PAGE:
The In-Your-Business Horse

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Oliver

When I was young, we replaced our saintly first horse with a horse that wasn’t so much chestnut as red—the color nature usually reserves for things you shouldn’t eat. Or touch. Or look at funny. And as a fellow redhead, I loved Oliver immediately.

Collage of Oliver

…And this photo collage is proof.

Oliver kicked out the stall bars when his horse friend left the barn one day. He was nicknamed Satan after trying to murder a barn worker. Sometimes he decided he didn’t like your leg, squealed, and struck out with a hind hoof. Or two. He pinned his ears at unwanted contact but demanded your attention—whinnying, craning his neck like a giraffe to look for you when you walked away, pawing, sniffing, nudging, nabbing sleeves, knocking things over. He was in your business, he was chewing your ponytail, he was sampling your boot while your trainer talked to you.

Oliver's ears

Yes, we are forcing his ears forward.

But when Oliver wasn’t squealing or generally disrespecting your existence, he was fun to jump, supremely comfortable to ride, and above all—an eager, loyal partner. He walked down goofy, unkempt trails without protest. He never refused a fence, boldly taking whatever dummy distance I served him. He nickered when I walked up. He tagged along behind me in the grass. I led him with a lead rope, but it hung loose, draped over my shoulder. I didn’t have to look. He was following me. He wasn’t the ideal hunter I probably wanted, and yes, he taught me to stick a buck, but after a bad fall, the first thing I saw was a red muzzle with a white blaze lumbering toward me, head low, face sheepish.

Like any sane horseperson, I appreciate a kind horse, the soft, nuzzley type that requires no special instructions before you hand the reins to your non-horsey spouse. So chalk it up to how you can tell there’s something going on behind their “Who Me?” eyes, to how worthy you feel once you earn their affection, or to garden-variety masochism—but there’s just something about the ones that are in your business. Once they’re yours, they’re yours.

Oliver had terrible manners (15-year-old me certainly takes some of the blame). He wasn’t perfect. At times, he was evil, and sometimes my mother thought he was a mistake. Yet, while I had casually waved goodbye to our sweet, quiet first horse, I cried the whole drive home when we sold Oliver—and it’s Oliver who still occupies prime real estate in my childhood bedroom.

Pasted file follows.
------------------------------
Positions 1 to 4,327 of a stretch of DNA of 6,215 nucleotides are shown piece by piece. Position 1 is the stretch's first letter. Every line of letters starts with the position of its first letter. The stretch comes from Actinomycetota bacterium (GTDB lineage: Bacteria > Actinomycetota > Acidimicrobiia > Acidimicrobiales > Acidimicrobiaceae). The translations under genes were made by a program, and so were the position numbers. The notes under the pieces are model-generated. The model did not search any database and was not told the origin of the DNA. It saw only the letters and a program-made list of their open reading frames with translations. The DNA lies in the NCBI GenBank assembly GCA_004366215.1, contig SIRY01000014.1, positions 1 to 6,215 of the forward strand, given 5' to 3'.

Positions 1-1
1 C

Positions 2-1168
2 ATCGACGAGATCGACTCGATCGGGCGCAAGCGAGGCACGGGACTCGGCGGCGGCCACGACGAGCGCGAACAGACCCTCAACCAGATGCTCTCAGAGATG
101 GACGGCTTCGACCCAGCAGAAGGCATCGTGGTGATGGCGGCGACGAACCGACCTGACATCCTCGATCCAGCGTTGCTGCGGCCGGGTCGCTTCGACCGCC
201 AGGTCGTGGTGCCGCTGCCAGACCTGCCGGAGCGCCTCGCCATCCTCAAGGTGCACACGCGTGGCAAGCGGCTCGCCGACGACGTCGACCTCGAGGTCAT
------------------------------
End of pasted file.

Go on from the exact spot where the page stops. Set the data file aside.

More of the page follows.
Childhood Bedroom

More than a decade later, I tacked up a gray mare for the first time who was completely in my business. I had just ridden a sweet, quiet chestnut, and now it was time to try the gray to decide which to lease. The chestnut had picked up each hoof before I reached it and lowered her head for brushing. And here was this gray mare. Pushing me around. Investigating my backpack. Eating my shirt. Tasting the brushes. Knocking over the pitchfork. I walked under her neck; she bumped me in the back. She poked me with her face at every opportunity, all eyelashes and swiveling ears. For the love of God, I groaned, just let me groom you. I heard her pawing as I walked away and rolled my eyes. But when I returned with my saddle, I saw her neck craned like a giraffe to look for me. I stopped dead in my tracks, smiled, and thought, Ah. Never mind. I know you.

It’ll be nine months with gray mare tomorrow.


Emily Bogenschutz lives in Texas and is a freelance writer,
recent hunter-turned-jumper, and professional sneaker of saddle pads
into the washing machine. Follow her on Twitter: @EJBog.

 

4 COMMENTS

  1. Hi, Beth! Ah, it was a very standard “we should move you up to a nicer horse” (sigh) moment coupled with a looming college departure date. We ended up leasing a horse for my last half a year or so before college. She was lovely, fun, and objectively fancier–but she wasn’t Oliver.

  2. I don’t understand how horse people just sell their companions. You never know where they end up. It should be a forever home when you aquire a companion pet. Please write more stories in support of lifetime care of these wonderful animals

  3. I often wonder how a person really learns to ride on a horse that presents no challenges. My first horse – when I was 10 – was a 2 year old filly who had not even been halter trained at the time my dad bought her. I think back and marvel that I had no fear at all, and how I learned to stay with the horse that I’m not sure I would have with a staid school horse.

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